Controversial proposals for a wind farm near Burnham-On-Sea were dealt a further blow by a High Court judge on Friday (June 27th), delighting campaigners fighting the scheme.

Green energy firm Ecotricity wanted to install four wind turbines at West Huntspill, but its scheme was turned down by Sedgemoor District Council and the company appealed to the Planning Inspectorate, which held an inquiry last year.

The inspector concluded that the turbines should be put up, but Secretary of State Eric Pickles over-ruled that recommendation and threw out the plans earlier this year.

However, Ecotricty appealed against the Secretary of State’s decision to over rule the Planning Inspectorate’s recommendation and refuse the application.

A hearing was held at the High Court in London on Friday when the judge dismissed Ecotricity’s appeal, saying there was no case to overturn the Secretary of State’s decision.

Julie Trott, pictured, who has long campaigned against the plans in her role on the Huntspill Wind Farm Action Group, told she was “delighted” by the judgement.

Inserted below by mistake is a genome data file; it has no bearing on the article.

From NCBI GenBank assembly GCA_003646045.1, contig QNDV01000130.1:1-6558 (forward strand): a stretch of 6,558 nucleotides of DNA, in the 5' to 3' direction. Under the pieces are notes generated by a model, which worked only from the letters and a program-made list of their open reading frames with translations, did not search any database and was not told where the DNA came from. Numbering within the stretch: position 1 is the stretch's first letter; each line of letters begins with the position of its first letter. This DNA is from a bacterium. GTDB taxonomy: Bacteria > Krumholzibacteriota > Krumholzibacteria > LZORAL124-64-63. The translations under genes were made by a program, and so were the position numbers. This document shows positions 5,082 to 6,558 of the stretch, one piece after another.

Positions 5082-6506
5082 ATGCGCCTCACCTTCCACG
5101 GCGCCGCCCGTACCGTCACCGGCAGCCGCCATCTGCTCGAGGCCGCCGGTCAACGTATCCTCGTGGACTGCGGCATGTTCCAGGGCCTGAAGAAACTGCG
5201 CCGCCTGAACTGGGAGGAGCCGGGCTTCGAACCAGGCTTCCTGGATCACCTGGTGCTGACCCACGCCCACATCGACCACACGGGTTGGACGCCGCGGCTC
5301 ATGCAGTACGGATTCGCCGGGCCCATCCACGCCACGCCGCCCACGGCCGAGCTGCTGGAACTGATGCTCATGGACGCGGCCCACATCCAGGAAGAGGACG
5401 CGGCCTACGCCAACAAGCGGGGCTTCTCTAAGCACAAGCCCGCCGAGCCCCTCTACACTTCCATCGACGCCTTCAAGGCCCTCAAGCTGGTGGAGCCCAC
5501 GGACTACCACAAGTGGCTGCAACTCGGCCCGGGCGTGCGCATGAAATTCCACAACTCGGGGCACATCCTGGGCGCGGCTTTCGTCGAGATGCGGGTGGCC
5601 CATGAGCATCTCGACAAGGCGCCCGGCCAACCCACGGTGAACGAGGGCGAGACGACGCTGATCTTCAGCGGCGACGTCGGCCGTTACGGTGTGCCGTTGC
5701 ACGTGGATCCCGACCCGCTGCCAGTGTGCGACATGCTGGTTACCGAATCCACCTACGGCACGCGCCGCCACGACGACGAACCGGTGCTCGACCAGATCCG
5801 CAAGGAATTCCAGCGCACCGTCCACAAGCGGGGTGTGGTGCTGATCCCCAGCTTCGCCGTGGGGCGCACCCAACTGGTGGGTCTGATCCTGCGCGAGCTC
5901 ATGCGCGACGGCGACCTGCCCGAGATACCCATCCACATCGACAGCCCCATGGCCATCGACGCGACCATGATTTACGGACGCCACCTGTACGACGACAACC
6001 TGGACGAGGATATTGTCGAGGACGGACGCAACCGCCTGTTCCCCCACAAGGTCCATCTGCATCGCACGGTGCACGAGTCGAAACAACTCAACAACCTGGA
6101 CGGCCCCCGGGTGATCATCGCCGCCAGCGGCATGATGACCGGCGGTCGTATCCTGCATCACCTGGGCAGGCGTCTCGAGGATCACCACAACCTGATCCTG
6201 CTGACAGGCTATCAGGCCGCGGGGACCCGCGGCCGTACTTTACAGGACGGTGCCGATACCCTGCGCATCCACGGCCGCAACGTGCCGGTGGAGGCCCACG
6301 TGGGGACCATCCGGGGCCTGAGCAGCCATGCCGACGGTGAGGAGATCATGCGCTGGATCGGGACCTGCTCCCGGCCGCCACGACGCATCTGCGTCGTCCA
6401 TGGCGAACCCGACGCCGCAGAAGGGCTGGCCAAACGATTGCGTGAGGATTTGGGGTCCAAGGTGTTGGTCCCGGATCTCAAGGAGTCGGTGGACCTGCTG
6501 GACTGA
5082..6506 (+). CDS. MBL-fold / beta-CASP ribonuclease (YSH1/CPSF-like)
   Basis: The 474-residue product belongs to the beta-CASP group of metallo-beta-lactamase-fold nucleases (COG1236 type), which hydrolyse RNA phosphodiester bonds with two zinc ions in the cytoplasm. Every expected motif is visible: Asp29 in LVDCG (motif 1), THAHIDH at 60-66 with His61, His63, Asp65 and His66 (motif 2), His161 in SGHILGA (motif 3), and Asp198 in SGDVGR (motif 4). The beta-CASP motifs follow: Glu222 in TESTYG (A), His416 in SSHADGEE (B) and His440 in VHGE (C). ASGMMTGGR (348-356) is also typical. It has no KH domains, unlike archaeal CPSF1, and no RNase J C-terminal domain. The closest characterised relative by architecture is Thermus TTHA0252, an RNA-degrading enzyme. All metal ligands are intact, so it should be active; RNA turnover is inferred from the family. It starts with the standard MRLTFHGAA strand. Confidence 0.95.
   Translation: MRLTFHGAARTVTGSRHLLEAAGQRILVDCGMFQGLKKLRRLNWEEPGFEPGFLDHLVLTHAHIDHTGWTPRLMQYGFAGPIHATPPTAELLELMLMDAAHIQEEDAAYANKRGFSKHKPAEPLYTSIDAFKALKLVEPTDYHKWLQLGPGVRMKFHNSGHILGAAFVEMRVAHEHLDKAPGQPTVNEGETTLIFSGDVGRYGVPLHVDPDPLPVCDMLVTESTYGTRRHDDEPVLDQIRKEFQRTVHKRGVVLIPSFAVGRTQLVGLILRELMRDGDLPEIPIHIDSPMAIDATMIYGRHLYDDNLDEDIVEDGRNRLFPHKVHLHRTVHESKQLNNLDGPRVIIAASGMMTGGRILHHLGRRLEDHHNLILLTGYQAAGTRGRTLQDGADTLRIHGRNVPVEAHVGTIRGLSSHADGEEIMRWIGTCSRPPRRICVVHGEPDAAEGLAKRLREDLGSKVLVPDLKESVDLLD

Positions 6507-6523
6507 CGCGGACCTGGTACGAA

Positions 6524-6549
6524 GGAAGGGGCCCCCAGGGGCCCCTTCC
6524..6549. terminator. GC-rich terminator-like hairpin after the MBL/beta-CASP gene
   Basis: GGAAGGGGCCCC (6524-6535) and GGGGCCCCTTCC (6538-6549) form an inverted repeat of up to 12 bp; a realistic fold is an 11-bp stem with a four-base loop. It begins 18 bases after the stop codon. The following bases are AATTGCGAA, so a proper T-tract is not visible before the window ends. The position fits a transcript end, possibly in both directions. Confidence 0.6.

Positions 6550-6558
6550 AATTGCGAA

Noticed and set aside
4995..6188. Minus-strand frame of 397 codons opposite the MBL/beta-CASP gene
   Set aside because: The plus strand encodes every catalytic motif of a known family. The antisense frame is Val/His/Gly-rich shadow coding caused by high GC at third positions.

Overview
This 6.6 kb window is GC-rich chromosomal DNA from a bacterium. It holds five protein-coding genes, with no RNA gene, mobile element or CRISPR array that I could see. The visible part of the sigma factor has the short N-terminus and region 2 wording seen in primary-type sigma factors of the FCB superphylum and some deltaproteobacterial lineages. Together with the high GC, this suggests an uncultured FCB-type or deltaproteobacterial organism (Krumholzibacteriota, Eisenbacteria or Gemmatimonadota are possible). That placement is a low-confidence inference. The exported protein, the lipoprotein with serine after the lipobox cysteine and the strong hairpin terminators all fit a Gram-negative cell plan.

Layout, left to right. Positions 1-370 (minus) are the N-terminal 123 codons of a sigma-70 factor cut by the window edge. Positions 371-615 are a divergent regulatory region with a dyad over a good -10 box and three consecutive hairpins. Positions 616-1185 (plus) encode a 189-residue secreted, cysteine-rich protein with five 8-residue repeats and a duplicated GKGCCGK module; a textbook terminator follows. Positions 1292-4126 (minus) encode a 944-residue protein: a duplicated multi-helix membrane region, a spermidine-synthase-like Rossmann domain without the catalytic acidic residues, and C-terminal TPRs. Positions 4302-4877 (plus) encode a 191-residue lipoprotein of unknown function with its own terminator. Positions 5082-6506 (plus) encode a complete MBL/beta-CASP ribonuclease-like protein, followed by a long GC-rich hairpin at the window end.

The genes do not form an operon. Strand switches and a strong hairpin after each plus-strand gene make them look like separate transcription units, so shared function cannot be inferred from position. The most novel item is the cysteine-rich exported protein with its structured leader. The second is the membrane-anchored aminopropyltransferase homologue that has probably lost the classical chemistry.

“I and many residents are absolutely delighted by this decision which is the right decision for our area,” she said.

Sedgemoor district councillor Bob Filmer, who chairs the council’s planning committee, told he too is pleased with the outcome.

“The court’s decision endorses the local view of Sedgemoor District Council and the judgement of Eric Pickles in turning down the scheme. It’s great news for those residents who were concerned by the plans.”

Residents in Rooksbridge are now waiting to see whether the court ruling has any impact on the Planning Inspectorate’s consideraion of the Pilrow Farm wind farm site.

In a letter from the Department of Communities and Local Government, the Secretary of State said earlier this year he was turning down the Black Ditch plans because they would have had a “significant adverse impact on local landscape character, scenic quality and distinctive landscape features”.

He added that while the scheme “offers a considerable benefit” in meeting the need for renewable energy, “the harm that this scheme would cause to the landscape and visual impact” outweighed the benefits.

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